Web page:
When minority languages are talked about, the focus is typically placed on their endangered status or the death of a language. Linguist Riitta Valijärvi from the University College London likes to direct attention to celebrating linguistic plurality and the communicative power of languages.
Why should minority language be supported in the first place? Wouldn’t it be easier if everyone just spoke English?
There are many reasons why linguistic plurality is a positive thing. Linguistic creativity would weaken and lose some of its communicative power, if everybody used the same language. In addition, a lot of local knowledge would disappear. Even small languages can carry huge amounts of information on local nature, conditions, medical plants and history. During the last 10–15 years, the freedom to speak one’s native tongue has also been seen as a human rights issue. This applies to all languages, even if a language had only a few speakers, and it wasn’t useful for example in the job market.
What is the Nordic countries’ attitude towards minority languages at the moment? Has there been a change in the way they are seen?
It can be said that a renaissance of sorts is taking place. At the moment it is trendy to be Sámi and the injustices that took place in the past are talked about more openly. It fits well in the Nordic countries’ identity to take responsibility for past actions and support such causes. On the other hand, it must be said that it is easy for things like this to be prioritised in these countries that are doing financially considerably well. It also needs to be mentioned that even if loads of money is spent on revitalising these languages, it doesn’t mean that all of them are going to survive. Overall, I hope supporting minority languages is not just a fleeting trend, but a long-term course of action. Beyond the Nordics, on a broader scale, the European Union charter on minority languages has been very important when it comes to strengthening their status.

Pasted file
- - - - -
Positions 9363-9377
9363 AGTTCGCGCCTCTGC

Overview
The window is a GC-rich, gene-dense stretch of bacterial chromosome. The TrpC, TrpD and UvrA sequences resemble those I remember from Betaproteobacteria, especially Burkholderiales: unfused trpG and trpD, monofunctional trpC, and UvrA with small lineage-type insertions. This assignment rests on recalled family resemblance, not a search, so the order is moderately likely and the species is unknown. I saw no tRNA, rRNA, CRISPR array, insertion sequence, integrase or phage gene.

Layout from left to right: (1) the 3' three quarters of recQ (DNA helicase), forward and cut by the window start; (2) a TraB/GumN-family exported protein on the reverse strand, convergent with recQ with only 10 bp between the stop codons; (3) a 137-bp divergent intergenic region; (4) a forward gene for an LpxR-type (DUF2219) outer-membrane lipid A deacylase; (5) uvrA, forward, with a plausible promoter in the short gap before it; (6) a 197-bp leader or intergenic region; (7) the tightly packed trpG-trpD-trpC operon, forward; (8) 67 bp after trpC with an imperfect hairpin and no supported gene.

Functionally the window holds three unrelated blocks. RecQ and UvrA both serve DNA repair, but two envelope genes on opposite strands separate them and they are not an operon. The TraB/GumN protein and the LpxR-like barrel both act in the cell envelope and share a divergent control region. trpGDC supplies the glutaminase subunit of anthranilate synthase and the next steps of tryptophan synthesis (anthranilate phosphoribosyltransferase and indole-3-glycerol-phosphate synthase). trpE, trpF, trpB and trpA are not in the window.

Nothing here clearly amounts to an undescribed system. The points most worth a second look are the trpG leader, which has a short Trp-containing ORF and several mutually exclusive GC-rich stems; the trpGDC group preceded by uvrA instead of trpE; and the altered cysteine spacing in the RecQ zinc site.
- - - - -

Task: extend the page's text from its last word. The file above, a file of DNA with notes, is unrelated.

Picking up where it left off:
On a more concrete level, what have the Nordic countries then done in practice to support minority languages?
One of the most important practical measures has been that the Nordics have made the status of minority languages official. This has also increased the languages’ value in the eyes of the speakers. Media visibility is another thing that helps on a practical level. In Finland the Swedish speaking population has for a long time had their own tv channels and newspapers. In Norway the NRK has been active in supporting Sámi content and Sveriges Radio in Sweden shows programmes in Finnish and in Mäenkieli. YLE in Finland has produced content in three different Sámi languages, which is fantastic. The Nordics have also conducted research on how to revitalize minority languages and endorsed the so called language-nest practice, where older generations spend time with children and help pass the language on.
However, it is crucial to remember that the Nordics aren’t a utopia. For instance, all Sámi peoples don’t live in one area, which is why it is particularly challenging to organise formal language teaching. Despite this, it is important that it is attempted. After all, the key is in understanding that it is not enough that on state level huge amounts of money is pumped into one thing, such as formal language teaching at schools. Homes are equally important places when it comes to keeping minority languages alive.
So on state level good practices have been found. What about individuals, what can a single person do to support minority languages?
On the grassroots level individuals can share information and awareness. If possible, it can also be very rewarding and informative to take courses on Sámi or other minority languages and cultures. There are also organisations such as The Foundation for Endangered Languages, that take donations and work to protect endangered languages. All in all, individuals can help minority languages by talking about them in a positive light, listening to music and consuming other types of cultural products made in these languages.
What kind of a vision do you have for the future?
I’m glad that attitudes have changed. I still think that we shouldn’t be overly ambitious about increasing the number of speakers of minority languages. In my opinion stability is a good vision for the future. The main thing is to make sure the situation doesn’t change for the worse. It would be great if we managed to encourage those that hardly use these languages to speak them more actively. I also hope that in the future there would be more opportunities for people to use their languages and that even small languages would be seen as useful.
Riitta Valijärvi (University College London) will participate in a panel discussion Preserving Minority Languages with Jim Whannel (The University of Edinburgh, Bòrd na Gàidhlig) and Antonella Sorace (University of Edinburgh) January 31st at 6pm, free admission.
CCA Glasgow, 350 Sauchiehall Street, G2 3JD Glasgow.
Text: Eeva Lehtonen Photo: Chris Ward